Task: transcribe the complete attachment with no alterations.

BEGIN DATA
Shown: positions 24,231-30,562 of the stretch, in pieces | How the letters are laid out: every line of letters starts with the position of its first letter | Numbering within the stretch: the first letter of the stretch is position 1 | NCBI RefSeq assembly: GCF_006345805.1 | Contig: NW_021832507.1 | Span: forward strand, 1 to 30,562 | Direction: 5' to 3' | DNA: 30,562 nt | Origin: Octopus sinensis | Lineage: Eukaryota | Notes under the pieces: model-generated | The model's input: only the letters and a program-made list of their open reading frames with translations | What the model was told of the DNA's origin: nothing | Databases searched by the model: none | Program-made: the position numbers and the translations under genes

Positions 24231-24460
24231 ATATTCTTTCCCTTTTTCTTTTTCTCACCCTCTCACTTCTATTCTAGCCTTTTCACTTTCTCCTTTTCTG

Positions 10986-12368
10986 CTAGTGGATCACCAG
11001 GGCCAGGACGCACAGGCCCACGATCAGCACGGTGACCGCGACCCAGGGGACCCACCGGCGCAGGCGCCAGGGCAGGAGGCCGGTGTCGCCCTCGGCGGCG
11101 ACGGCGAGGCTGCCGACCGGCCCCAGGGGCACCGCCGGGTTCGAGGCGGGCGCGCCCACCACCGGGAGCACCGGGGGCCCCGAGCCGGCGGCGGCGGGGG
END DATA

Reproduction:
Shown: positions 24,231-30,562 of the stretch, in pieces | How the letters are laid out: every line of letters starts with the position of its first letter | Numbering within the stretch: the first letter of the stretch is position 1 | NCBI RefSeq assembly: GCF_006345805.1 | Contig: NW_021832507.1 | Span: forward strand, 1 to 30,562 | Direction: 5' to 3' | DNA: 30,562 nt | Origin: Octopus sinensis | Lineage: Eukaryota | Notes under the pieces: model-generated | The model's input: only the letters and a program-made list of their open reading frames with translations | What the model was told of the DNA's origin: nothing | Databases searched by the model: none | Program-made: the position numbers and the translations under genes

Positions 24231-24460
24231 ATATTCTTTCCCTTTTTCTTTTTCTCACCCTCTCACTTCTATTCTAGCCTTTTCACTTTCTCCTTTTCTG

Positions 10986-12368
10986 CTAGTGGATCACCAG
11001 GGCCAGGACGCACAGGCCCACGATCAGCACGGTGACCGCGACCCAGGGGACCCACCGGCGCAGGCGCCAGGGCAGGAGGCCGGTGTCGCCCTCGGCGGCG
11101 ACGGCGAGGCTGCCGACCGGCCCCAGGGGCACCGCCGGGTTCGAGGCGGGCGCGCCCACCACCGGGAGCACCGGGGGCCCCGAGCCGGCGGCGGCGGGGG